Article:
NASHVILLE, Tenn. (WTVF) — Nashville plans to have all metro buildings run on renewable energy within the next 25 years, according to a plan approved by Metro Council members.
"In some ways it's a completely pleasant surprise," Council Member Freddie O'Connell, who sponsored the trio of bills, said. "This kind of gives us some building blocks."
Those blocks are outlined in the three bills approved Tuesday night.
One bill requires metro buildings to be run completely by renewable energy sources by 2041, with several benchmarks along the way. Another bill says by 2050, metro's fleet of cars would be made up entirely of zero-emission vehicles. First responder cars, like MNPD patrol cars or fire engines, are exempt from that law.
A third bill sets green standards for buildings being built or renovated by Metro Nashville.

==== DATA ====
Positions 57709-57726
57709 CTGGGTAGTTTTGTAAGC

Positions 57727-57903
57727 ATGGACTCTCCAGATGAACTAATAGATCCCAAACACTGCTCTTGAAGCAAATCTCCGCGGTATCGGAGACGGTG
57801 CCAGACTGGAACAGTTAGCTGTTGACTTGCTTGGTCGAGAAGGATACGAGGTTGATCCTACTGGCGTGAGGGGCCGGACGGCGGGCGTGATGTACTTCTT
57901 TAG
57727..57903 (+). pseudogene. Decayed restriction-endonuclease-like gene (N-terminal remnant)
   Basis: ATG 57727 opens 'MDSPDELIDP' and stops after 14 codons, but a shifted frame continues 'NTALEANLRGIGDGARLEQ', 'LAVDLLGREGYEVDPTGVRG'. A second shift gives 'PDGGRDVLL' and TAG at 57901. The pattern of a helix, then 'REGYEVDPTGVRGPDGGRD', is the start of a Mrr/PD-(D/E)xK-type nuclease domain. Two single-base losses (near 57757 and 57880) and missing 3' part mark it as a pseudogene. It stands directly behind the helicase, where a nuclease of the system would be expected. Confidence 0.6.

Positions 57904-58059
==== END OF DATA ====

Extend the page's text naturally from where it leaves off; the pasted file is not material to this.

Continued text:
"Nashville is among the cities that looks around the world and says this is a place that we not only can but should be leading," O'Connell said.
The bill only focuses on metro operations, and doesn't interfere with private businesses, but O'Connell said he hopes it serves as an inspiration to people around the mid-state.
"I hope it gets Nashvillians to say wait a second, this is low cost," he said.
O'Connell said there is no upfront cost; cars and buildings will be replaced on their current schedule. Those replacements and renovations will cost more than less-green alternatives, but O'Connell estimated total energy savings for the metro could reach more than $450,000.